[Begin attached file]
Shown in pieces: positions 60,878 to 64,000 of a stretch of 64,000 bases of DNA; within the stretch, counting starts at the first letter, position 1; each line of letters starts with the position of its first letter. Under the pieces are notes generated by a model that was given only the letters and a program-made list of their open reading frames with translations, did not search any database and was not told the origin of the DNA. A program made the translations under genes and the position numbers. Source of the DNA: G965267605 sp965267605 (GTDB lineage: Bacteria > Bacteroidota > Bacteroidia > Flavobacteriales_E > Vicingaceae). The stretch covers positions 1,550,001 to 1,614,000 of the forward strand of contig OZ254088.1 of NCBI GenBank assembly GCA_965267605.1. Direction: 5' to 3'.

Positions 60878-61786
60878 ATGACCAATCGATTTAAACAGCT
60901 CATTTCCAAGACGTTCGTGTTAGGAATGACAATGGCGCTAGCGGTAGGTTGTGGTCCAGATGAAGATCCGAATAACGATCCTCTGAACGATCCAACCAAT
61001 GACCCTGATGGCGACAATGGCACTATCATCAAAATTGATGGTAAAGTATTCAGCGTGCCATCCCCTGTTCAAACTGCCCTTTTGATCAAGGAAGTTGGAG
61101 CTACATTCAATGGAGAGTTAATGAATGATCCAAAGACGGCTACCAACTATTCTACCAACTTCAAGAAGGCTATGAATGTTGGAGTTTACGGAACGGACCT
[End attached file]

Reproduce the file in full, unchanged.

Shown in pieces: positions 60,878 to 64,000 of a stretch of 64,000 bases of DNA; within the stretch, counting starts at the first letter, position 1; each line of letters starts with the position of its first letter. Under the pieces are notes generated by a model that was given only the letters and a program-made list of their open reading frames with translations, did not search any database and was not told the origin of the DNA. A program made the translations under genes and the position numbers. Source of the DNA: G965267605 sp965267605 (GTDB lineage: Bacteria > Bacteroidota > Bacteroidia > Flavobacteriales_E > Vicingaceae). The stretch covers positions 1,550,001 to 1,614,000 of the forward strand of contig OZ254088.1 of NCBI GenBank assembly GCA_965267605.1. Direction: 5' to 3'.

Positions 60878-61786
60878 ATGACCAATCGATTTAAACAGCT
60901 CATTTCCAAGACGTTCGTGTTAGGAATGACAATGGCGCTAGCGGTAGGTTGTGGTCCAGATGAAGATCCGAATAACGATCCTCTGAACGATCCAACCAAT
61001 GACCCTGATGGCGACAATGGCACTATCATCAAAATTGATGGTAAAGTATTCAGCGTGCCATCCCCTGTTCAAACTGCCCTTTTGATCAAGGAAGTTGGAG
61101 CTACATTCAATGGAGAGTTAATGAATGATCCAAAGACGGCTACCAACTATTCTACCAACTTCAAGAAGGCTATGAATGTTGGAGTTTACGGAACGGACCT